Monthly Archives: July 2015

Tart Cherries: Healthy, Local and Delicious

“Healthy food doesn’t taste good.” Is that what you think? As a registered dietitian at Ministry Door County Medical Center, I’d like to help change your mind. And Door County tart cherries might help!

Tart cherries are the smallest members of the stone fruit family. This “family” includes plums, apricots, nectarines, and peaches. Here in Door County, we grow two of the most popular varieties of tart cherries: Montmorency and Balaton. Cherries are a good source of vitamin A. They also contain anthocyanins, a compound found to block two enzymes which play a role in inflammation. Since inflammation has been linked to many chronic diseases, consuming cherries may play a role in prevention and treatment.

What we know for sure is that cherries are DELICIOUS. You can use them in all parts of a meal from appetizer to beverage, salad to bread, main dish to dessert. Dried, frozen or fresh, add cherries to your favorite recipes for an added boost of flavor and possible health benefits. The Wisconsin Cherry Growers website has many recipes using cherries in a variety of ways. This recipe combines two Door County favorites: Salmon and Tart Cherries. The salsa would also be great over poultry or pork.

salmon

Caramelized Salmon with Cherry Salsa   

Makes 4 servings

1-1/2 pounds fresh for frozen salmon fillet with skin

3 Tbsp. Brown Sugar

1 Tbsp. grated orange peel

½ tsp. coarsely ground pepper

1 ripe mango or papaya (seeded, peeled, and chopped)

1 cup frozen tart cherries, thawed, drained and halved

2 Tbsp. chopped fresh mint, basil, or cilantro

2 tsp. balsamic vinegar

¼ tsp. crushed red pepper

Instructions:

Thaw fish, if frozen. Stir together brown sugar, orange peel and pepper. Place fish, skin side down, in a shallow pan. Rub sugar mixture over fish. Cover and refrigerate 2-8 hours.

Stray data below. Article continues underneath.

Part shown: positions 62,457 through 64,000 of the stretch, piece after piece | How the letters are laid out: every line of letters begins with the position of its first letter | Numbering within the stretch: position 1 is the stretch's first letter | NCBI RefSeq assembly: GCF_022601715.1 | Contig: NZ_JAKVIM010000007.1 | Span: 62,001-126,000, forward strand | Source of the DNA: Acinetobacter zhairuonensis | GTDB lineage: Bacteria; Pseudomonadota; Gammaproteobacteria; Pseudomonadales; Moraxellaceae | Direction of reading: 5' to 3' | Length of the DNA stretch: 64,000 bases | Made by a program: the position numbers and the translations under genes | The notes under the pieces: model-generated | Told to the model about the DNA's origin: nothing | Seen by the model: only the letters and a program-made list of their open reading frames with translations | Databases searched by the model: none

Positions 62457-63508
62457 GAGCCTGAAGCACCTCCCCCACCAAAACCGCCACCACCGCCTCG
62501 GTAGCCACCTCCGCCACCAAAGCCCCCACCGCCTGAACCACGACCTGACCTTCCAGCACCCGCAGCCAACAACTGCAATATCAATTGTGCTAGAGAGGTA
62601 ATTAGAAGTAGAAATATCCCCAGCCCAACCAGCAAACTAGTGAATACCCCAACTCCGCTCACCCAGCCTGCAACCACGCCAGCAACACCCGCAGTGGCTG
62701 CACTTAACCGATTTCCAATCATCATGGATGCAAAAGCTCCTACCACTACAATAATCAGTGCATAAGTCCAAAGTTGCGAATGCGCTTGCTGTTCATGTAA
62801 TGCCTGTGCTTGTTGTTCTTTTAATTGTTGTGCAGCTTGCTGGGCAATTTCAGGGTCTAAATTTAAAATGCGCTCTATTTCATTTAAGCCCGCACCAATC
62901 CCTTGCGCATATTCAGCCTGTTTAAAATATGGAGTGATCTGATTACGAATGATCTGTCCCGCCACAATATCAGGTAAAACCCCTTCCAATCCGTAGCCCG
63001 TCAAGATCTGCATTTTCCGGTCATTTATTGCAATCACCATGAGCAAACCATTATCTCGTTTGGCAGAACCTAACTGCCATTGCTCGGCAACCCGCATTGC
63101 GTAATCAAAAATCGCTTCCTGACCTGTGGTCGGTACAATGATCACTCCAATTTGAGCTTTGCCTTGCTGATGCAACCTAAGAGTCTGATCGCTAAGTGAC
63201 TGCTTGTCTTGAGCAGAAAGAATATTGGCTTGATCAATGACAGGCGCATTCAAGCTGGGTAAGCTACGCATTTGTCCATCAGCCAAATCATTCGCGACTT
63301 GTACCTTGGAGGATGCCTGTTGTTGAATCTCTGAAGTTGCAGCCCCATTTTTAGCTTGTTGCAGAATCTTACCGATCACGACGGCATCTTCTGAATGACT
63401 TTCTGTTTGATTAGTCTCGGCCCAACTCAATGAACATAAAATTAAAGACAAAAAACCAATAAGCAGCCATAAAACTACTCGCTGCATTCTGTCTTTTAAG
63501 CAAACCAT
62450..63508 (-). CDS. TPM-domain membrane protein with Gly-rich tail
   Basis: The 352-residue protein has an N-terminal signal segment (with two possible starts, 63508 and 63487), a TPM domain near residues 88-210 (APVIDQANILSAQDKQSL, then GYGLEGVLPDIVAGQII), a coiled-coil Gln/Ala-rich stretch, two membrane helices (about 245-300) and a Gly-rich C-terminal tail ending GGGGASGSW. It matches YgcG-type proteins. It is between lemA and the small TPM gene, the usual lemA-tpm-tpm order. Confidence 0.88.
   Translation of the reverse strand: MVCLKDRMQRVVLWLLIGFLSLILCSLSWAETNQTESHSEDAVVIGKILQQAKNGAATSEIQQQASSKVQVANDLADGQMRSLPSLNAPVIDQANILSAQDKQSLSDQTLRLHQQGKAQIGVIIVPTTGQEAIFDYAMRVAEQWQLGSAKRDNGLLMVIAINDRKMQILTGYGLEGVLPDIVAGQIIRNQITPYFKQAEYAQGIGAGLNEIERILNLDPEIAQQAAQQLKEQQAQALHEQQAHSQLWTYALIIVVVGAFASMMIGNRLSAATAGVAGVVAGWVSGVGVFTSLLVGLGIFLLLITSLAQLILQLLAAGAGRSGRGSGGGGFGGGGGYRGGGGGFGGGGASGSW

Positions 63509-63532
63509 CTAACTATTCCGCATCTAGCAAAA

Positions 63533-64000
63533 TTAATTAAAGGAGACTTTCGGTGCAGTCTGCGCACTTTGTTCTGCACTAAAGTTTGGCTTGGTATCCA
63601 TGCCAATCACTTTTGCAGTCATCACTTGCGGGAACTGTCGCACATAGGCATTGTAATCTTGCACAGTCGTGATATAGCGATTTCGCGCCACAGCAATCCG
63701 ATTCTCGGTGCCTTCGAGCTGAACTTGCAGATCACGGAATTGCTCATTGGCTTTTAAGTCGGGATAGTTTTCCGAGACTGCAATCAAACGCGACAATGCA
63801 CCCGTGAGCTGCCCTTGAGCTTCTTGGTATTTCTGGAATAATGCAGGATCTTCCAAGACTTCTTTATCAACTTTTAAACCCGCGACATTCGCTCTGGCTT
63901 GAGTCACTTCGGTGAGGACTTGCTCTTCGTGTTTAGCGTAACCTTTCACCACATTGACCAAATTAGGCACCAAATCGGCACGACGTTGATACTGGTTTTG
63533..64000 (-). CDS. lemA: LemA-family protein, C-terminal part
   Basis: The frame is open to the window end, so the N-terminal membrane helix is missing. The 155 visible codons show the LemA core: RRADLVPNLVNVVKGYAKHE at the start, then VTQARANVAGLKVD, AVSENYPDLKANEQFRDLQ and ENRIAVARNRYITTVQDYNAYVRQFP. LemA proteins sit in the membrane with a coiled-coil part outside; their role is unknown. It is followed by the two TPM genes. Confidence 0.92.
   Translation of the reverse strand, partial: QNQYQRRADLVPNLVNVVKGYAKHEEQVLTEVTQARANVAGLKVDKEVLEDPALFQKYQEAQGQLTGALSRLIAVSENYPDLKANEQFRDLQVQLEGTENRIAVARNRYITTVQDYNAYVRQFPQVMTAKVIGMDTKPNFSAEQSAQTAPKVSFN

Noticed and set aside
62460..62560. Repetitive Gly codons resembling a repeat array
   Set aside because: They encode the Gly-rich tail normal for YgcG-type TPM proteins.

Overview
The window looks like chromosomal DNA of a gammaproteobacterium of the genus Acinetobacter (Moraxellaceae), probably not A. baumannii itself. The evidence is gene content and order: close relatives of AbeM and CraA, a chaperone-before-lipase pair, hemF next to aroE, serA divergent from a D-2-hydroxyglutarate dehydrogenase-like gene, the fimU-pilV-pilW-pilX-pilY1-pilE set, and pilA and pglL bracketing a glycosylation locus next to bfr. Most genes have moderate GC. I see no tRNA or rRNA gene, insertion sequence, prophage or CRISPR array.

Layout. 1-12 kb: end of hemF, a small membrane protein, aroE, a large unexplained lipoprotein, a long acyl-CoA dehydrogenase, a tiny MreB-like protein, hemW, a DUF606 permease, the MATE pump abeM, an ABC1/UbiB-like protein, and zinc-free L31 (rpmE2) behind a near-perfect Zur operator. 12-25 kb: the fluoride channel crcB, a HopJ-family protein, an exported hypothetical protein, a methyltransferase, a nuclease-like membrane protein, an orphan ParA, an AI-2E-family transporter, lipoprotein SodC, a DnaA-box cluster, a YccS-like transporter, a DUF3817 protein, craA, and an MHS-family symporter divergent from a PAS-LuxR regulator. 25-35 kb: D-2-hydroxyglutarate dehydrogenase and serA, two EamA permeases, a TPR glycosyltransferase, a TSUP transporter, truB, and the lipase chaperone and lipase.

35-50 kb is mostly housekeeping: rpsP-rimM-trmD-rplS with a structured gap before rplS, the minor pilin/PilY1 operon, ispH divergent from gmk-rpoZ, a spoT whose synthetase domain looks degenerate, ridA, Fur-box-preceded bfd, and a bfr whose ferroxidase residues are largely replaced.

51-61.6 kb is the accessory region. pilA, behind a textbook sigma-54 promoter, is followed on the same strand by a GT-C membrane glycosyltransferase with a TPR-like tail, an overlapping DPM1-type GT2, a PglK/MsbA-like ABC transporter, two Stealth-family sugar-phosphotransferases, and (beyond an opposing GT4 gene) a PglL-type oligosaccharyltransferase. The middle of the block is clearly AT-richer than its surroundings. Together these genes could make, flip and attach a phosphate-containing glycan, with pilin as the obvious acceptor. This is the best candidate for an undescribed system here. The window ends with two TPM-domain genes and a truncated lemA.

Remove fish from pan, draining off any juices. Place salmon, skin-side down, on gas grill over medium heat or on charcoal grill 4-6 inches from medium-hot coals. Grill for 20-25 minutes or until fish flakes easily. Do not turn fish.

Meanwhile, toss together mango or papaya, cherries, herb, vinegar and red pepper. Spoon fruit salsa over warm fish. Serve immediately.

Nutrition Information per serving: Calories 373, Carbohydrate 16 grams, Protein 34 grams, Fat 19 grams, Fiber 1 gram, Sodium 100 mg

-Judi Sowl, RD

Roasted Mexican Corn Salad

It’s high season for fresh corn, and Ministry’s cafeteria has been using a lot of it lately in this most-requested side dish from Chef Eric VanAlstine.

Says Chef Eric, “This is our version of a traditional Mexican method for serving corn.  Typically, you would see these ingredients applied to a freshly grilled ear of corn immediately after it is removed from the flame.  Our recipe can be made in summer with fresh corn, or year-round by substituting frozen, whole kernel corn. I make it at home and here in Ministry’s kitchen. It’s a great picnic dish, and complements just about any meal.”

corn salad

Roasted Mexican Corn Salad

·         2 pounds of frozen, whole kernel corn, or fresh corn off the cob

·         ½ cup mayonnaise

·         1 cup grated Cotija or Parmesan cheese

·         1-2 Tablespoons chili powder

·         Juice of one lime

Heat oven to 375 degrees.  Spread corn evenly on a baking pan.  Toss corn once or twice while baking to help with even browning, roasting corn to desired doneness.  Remove from oven and let rest in pan until just warm.  (This will help loosen any brown “bits” stuck to the pan)

Move warm corn to a mixing bowl.  Add all ingredients and mix well.  Add mayo, and chili powder to taste.  Top wish chopped fresh cilantro, if desired.

Reheat if needed to serve warm, but it is also good at room temperature.